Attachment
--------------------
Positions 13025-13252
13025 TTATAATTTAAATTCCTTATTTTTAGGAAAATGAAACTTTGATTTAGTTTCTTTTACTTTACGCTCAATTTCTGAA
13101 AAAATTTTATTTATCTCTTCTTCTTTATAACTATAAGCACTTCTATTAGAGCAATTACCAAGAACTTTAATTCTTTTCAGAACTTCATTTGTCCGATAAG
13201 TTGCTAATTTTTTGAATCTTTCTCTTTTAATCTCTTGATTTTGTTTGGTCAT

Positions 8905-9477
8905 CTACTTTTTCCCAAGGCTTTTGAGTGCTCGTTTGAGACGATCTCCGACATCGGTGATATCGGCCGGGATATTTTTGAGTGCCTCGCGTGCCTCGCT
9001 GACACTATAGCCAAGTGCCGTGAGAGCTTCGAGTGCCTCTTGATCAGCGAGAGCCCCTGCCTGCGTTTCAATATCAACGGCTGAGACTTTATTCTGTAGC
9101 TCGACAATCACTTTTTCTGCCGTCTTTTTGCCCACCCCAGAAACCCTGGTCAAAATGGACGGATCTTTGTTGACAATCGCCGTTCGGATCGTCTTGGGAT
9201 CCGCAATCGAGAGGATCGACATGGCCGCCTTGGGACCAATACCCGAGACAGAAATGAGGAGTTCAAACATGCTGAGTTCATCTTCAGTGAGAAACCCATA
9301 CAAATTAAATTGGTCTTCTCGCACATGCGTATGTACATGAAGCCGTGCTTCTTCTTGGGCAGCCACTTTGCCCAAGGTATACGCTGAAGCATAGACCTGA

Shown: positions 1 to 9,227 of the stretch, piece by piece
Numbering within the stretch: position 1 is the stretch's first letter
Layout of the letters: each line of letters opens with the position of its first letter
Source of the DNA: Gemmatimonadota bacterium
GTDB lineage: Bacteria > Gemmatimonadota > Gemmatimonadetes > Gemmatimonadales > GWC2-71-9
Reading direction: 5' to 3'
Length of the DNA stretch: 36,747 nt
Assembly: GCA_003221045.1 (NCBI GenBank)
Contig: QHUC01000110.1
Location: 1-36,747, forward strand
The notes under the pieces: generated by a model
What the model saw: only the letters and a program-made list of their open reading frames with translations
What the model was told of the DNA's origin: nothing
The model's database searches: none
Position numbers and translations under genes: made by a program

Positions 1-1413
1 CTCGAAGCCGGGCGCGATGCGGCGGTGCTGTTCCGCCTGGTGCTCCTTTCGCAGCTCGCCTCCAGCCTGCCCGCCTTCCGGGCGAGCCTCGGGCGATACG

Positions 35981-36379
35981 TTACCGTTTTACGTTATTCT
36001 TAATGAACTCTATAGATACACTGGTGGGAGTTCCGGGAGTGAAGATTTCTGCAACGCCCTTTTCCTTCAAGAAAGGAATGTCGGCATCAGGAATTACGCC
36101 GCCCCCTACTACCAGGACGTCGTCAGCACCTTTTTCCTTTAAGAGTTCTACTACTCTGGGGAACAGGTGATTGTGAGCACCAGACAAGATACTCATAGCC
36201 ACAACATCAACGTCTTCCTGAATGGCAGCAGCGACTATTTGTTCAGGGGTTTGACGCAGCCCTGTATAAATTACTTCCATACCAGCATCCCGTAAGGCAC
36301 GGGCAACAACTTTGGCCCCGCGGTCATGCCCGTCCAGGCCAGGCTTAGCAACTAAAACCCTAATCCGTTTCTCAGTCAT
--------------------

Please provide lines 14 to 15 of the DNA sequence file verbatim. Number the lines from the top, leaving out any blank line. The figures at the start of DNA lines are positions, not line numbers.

Source of the DNA: Gemmatimonadota bacterium
GTDB lineage: Bacteria > Gemmatimonadota > Gemmatimonadetes > Gemmatimonadales > GWC2-71-9